Settlement Allows Big Merger Of Beth Israel Deaconess And Lahey Health To Proceed

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The entrance to Beth Israel Deaconess Medical Center in Boston is seen in 2014. (Steven Senne/AP)
The entrance to Beth Israel Deaconess Medical Center in Boston is seen in 2014. (Steven Senne/AP)

The merger of two major hospital networks in Massachusetts, Beth Israel Deaconess Medical Center and Lahey Health, will proceed — but with conditions negotiated by state Attorney General Maura Healey.

They include:

  • limits on annual price increases for the next seven years;
  • requirements that the new network bring more MassHealth patients into its hospitals and physician offices;
  • joint business planning with community hospital affiliates;
  • and $72 million in community investments, almost twice what the hospitals currently spend in that area.

The details are in a 55-page agreement filed in Suffolk Superior Court Thursday morning. Also Thursday, a federal regulator said it will not take action to block the merger.

"We share with the state and with the attorney general and her staff a real commitment to strengthening patient care but also to reducing health care costs," said Dr. Kevin Tabb, the CEO of Beth Israel Deaconess who will lead the new entity, Beth Israel Lahey Health (BILH). "This agreement with the attorney general does exactly that."

In a statement, Healey's office called the seven-year price cap "unprecedented." BILH will keep its annual contracts 0.10 percent below the state health care cost benchmark, which is currently set at 3.1 percent. The AG's office says that translates to $1.2 billion in avoided increases over the life of the agreement.

BILH will be required to hire an independent monitor for the next 10 years, who will issue an annual report on the network's compliance with this agreement.

To improve access for low-income patients, BILH will "make a good faith effort" to ensure all providers associated with the network accept MassHealth patients. (It's not clear how many do now.) BILH will not place any limits on MassHealth patient enrollment and will advertise to draw these patients to BILH hospitals, especially New England Baptist.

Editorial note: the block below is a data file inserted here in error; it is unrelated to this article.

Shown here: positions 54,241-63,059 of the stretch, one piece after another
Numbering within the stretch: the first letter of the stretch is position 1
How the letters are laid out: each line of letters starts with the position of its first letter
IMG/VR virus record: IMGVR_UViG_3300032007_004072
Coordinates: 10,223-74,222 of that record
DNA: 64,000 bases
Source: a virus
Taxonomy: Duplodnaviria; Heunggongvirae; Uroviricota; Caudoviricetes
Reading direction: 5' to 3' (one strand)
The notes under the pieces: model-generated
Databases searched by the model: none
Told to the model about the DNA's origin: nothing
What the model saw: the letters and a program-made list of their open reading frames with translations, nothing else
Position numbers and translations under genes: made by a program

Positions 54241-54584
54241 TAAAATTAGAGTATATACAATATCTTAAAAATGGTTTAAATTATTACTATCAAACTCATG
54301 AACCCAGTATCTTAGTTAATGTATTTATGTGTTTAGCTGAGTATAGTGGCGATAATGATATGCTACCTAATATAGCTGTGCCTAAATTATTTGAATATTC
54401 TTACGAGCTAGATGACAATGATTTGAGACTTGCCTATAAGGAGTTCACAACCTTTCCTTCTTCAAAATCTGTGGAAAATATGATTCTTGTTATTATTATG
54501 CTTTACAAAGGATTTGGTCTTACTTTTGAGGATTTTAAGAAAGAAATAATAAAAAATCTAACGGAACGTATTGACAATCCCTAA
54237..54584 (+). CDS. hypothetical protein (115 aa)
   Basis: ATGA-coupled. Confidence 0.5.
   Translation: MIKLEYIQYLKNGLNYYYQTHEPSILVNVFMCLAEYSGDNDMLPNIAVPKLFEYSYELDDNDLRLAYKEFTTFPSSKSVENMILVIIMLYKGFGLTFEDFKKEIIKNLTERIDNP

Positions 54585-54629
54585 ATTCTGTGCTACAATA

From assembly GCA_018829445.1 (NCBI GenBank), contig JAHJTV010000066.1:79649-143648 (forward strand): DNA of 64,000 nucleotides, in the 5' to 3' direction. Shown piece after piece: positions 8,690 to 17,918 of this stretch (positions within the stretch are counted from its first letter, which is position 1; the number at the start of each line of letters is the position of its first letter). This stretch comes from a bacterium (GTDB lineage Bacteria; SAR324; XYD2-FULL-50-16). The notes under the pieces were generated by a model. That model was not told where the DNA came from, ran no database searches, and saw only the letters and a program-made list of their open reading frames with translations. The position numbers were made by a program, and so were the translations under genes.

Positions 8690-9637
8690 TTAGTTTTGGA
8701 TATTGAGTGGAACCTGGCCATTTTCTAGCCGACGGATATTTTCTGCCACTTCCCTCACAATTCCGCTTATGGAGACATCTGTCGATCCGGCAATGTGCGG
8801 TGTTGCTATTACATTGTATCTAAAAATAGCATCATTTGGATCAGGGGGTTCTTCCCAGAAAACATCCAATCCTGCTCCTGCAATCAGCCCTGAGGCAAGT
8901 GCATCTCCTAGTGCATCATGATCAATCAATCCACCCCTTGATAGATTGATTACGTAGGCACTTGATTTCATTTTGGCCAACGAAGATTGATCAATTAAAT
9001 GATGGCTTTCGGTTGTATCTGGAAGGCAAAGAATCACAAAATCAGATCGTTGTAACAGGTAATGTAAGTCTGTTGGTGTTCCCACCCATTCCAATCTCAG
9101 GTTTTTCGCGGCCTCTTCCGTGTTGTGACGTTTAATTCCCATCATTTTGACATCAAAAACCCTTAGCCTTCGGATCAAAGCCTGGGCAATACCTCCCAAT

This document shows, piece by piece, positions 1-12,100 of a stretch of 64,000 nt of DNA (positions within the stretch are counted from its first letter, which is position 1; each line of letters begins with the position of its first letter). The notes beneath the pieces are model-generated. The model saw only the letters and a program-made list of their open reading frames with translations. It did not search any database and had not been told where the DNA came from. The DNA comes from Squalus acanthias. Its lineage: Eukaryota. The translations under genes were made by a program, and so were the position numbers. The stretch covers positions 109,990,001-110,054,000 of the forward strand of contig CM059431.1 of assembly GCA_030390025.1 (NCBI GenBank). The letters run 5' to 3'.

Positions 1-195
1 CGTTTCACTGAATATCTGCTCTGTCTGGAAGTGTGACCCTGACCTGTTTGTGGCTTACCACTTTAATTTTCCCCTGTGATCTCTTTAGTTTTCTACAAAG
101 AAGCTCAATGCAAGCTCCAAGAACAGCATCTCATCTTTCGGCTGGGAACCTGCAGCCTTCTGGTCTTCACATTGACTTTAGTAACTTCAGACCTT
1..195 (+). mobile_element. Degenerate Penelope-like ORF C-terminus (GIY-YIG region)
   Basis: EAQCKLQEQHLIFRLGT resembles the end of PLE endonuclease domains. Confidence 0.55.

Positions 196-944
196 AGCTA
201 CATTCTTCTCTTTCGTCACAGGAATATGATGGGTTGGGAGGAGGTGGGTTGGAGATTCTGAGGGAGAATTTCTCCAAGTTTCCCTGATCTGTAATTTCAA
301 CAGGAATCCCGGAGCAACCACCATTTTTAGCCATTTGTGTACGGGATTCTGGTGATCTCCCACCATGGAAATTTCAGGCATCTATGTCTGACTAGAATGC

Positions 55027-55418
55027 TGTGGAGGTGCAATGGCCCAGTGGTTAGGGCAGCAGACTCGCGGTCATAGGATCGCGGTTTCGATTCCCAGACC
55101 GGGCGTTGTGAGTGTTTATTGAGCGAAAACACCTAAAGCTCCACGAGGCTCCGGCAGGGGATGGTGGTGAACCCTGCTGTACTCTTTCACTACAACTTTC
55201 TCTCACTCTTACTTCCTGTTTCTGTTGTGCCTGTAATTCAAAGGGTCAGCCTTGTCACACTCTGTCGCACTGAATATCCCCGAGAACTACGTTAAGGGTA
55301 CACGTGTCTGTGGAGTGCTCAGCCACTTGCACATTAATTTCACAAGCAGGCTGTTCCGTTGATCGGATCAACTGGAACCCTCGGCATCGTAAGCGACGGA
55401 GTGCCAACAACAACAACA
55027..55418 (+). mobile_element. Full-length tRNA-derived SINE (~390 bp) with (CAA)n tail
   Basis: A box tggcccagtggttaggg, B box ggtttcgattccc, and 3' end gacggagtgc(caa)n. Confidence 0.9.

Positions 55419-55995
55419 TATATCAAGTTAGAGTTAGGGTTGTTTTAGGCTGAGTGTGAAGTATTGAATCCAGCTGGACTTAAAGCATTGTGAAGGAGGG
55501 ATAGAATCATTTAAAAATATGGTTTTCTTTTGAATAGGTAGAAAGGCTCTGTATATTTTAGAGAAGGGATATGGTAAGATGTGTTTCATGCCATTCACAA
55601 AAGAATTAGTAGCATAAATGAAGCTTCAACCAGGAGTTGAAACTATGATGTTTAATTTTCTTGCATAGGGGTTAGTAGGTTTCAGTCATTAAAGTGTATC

"These enforceable conditions, combined with rigorous monitoring and public reporting, create the right incentives to keep care in community settings and ensure all our residents can access the high-quality health care they deserve," Healey said in the statement.

BILH will make up 13 hospitals and will continue affiliations with Lawrence General Hospital, Cambridge Health Alliance and Brockton Signature Hospital.

It will invest $71.6 million over eight years in its six community centers and the safety net hospitals. That's about $32 million more than the hospitals would have spent if they maintained the current community investments on file with Healey's office. The new spending includes $17 million to expand behavioral health services, something Tabb says he is particularly pleased to include in the settlement.

"That's one of the things we feel strongly needed to be done independent of an agreement, but were happy to include in the agreement," Tabb said, noting that nearly half of adults in Massachusetts with a mental health disorder say they don't receive care for their illness and that the numbers are even worse for those with drug and alcohol dependence.

Dr. Howard Grant, who guided the merger as CEO of Lahey Health, retired in September.